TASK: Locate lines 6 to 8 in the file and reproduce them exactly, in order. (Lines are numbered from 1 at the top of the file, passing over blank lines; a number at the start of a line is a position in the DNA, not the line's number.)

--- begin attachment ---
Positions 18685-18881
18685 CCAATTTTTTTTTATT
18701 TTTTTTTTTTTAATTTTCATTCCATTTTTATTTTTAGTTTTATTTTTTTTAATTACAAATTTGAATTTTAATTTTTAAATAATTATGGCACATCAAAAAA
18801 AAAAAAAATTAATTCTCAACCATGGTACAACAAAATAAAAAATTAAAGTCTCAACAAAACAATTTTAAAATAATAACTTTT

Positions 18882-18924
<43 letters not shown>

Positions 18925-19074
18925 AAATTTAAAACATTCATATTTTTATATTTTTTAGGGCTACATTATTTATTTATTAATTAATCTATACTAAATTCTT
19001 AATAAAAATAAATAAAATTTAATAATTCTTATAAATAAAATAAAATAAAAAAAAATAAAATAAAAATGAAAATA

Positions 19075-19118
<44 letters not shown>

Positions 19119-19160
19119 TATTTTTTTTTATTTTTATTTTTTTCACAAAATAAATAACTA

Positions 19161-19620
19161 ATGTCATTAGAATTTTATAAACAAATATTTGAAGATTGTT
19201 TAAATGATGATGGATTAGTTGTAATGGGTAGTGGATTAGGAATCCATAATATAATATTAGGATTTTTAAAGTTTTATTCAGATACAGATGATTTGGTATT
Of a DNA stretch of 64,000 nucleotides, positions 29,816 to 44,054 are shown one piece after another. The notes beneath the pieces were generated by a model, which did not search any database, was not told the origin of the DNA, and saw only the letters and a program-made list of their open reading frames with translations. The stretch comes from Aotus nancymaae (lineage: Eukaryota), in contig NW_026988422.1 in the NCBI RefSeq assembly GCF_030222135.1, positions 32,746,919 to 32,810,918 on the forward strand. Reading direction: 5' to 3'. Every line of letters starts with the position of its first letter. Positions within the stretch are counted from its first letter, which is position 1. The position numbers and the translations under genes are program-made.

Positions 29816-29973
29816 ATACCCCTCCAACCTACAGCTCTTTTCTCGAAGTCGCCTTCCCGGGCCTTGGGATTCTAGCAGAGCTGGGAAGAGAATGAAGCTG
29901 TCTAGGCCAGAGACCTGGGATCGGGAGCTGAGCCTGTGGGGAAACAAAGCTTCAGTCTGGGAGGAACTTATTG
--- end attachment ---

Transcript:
<43 letters not shown>

Positions 18925-19074
18925 AAATTTAAAACATTCATATTTTTATATTTTTTAGGGCTACATTATTTATTTATTAATTAATCTATACTAAATTCTT